This case illustrates how IPT can provide a supportive framework in treating bereavement-related depression. The introduction of the diagnosis appeared a key intervention in this case, as in many grief cases. This did not dismiss or override the understandable and predictable sadness of bereavement, but rather clarified that Ellen was struggling with the added burden of depression. This manoeuvre helped her understand the enormity of her distress and to start to confront the necessary and unnecessary losses she faced. This distinction was a crucial point that she had not been able to consider before, having felt all was lost in her unrecognized depressed state. Considering the differences as well as the similarities between bereavement and depression helped her to allow herself relief from some of the burden.

IPT has an explicit interpersonal focus that evidently contrasted with Ellen’s initial response. This can be a challenge in grief work, when anger and resentment can be directed towards others simply because they are still alive. The fact of existence can become a point of contention, over and above individual relationship issues and expectations. The slow, careful inventory of relationships aimed to engage Ellen in remembering the other people in her life rather than just gathering information. The discussion deliberately focused on both the experience of relationships in the context of the depressive episode and her memories of earlier periods. We thus made a connection with Ellen outside of her depression, in areas of competence and relationships she had temporarily forgotten. This piqued her curiosity and motivation to re-engage with others and resume her own life again.

One distinctive feature of the grief focal area in IPT is the intensity of the affect in and between sessions. Affect is a routine focus in IPT but often appears to be felt more deeply by both patients and therapists in grief focal work. It is crucial that therapists allow time and space for patients to express this, and that the therapist and perhaps even other people in the patient’s life demonstrate their capacity to stay with the patient despite sadness, anger, and fear (Markowitz & Milrod, 2011). This demands a slow, confident pace to the work at times, but without it attempts to reengage with the routines and activities of everyday life may be unavailing.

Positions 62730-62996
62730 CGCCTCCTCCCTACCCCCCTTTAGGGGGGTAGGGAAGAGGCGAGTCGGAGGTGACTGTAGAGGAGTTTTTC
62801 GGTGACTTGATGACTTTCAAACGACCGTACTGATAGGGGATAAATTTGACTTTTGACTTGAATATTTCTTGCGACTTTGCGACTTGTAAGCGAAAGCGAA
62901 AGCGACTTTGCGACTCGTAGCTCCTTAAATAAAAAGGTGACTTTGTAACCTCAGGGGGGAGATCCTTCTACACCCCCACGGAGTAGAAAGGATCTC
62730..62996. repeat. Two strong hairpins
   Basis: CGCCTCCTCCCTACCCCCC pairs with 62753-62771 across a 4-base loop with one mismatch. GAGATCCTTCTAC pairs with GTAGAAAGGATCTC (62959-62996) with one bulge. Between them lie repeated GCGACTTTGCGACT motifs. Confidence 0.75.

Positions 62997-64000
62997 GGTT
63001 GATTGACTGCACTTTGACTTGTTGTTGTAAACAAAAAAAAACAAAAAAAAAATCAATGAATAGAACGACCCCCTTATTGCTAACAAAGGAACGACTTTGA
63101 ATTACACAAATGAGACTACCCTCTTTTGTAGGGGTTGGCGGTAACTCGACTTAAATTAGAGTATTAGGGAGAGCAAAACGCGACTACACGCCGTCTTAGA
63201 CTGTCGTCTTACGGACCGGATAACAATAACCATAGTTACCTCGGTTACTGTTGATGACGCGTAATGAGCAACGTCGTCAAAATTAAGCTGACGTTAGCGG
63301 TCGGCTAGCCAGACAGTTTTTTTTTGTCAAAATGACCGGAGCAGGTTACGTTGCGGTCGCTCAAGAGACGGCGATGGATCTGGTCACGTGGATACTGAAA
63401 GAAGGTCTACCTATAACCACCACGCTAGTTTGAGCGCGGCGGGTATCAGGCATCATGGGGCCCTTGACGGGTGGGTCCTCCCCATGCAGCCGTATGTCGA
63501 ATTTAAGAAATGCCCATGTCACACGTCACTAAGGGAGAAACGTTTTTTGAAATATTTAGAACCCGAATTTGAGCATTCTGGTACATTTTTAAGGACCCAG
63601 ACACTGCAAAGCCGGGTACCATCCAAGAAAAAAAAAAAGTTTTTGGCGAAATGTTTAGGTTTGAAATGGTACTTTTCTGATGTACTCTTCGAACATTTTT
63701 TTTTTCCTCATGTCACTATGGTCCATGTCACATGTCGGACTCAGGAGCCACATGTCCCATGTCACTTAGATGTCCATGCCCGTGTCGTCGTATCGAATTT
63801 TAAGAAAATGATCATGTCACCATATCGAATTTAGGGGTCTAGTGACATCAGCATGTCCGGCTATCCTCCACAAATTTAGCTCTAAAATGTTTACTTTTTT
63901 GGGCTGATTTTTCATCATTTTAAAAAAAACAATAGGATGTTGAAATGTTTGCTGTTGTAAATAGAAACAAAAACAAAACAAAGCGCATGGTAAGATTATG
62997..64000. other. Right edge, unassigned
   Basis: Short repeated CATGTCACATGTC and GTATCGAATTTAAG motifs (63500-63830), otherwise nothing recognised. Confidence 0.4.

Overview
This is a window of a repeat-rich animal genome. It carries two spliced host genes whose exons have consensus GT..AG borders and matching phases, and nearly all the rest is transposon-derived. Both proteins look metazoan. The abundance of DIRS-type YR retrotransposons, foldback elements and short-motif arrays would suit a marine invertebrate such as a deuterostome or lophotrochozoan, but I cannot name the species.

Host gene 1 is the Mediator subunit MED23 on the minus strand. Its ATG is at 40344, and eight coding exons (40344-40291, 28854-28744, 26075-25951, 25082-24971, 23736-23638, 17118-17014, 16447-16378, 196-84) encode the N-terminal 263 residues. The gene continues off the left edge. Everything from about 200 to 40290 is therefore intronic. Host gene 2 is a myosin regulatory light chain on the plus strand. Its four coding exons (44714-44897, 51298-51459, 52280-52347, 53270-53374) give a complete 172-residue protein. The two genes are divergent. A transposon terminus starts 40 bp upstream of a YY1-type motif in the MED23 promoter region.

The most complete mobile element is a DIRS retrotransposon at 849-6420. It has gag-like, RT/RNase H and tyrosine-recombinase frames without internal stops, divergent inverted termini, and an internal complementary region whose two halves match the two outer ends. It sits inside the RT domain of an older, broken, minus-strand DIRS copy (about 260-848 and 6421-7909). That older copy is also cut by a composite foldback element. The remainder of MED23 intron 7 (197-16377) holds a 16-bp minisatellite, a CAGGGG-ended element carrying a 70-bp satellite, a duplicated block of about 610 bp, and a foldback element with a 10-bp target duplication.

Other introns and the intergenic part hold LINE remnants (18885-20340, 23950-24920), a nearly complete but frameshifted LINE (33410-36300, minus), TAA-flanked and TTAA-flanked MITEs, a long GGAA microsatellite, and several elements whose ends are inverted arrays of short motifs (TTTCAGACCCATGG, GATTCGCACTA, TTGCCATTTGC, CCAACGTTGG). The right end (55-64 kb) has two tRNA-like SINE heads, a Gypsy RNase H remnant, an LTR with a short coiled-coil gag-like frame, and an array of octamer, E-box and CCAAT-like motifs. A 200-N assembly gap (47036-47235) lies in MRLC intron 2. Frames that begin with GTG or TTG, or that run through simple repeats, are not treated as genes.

Affect is often related to unspoken fears or unresolved issues in the relationship with the deceased, as in Ellen’s suspicions of suicide, guilt at not having supported her father, and anger at her mother’s apparent rejection of her father in her own grief. These issues are often difficult to express openly and require gentle but persistent therapist attention. The IPT model provides an tolerant, constructive, and effective framework for working with bereavement-related depression, helping patients to understand and manage the impact of one of the most difficult interpersonal events any of us can face, and to explicitly and deliberately engage with the network who remain while remembering, in full richness and diversity, the person and relationship that has been lost.

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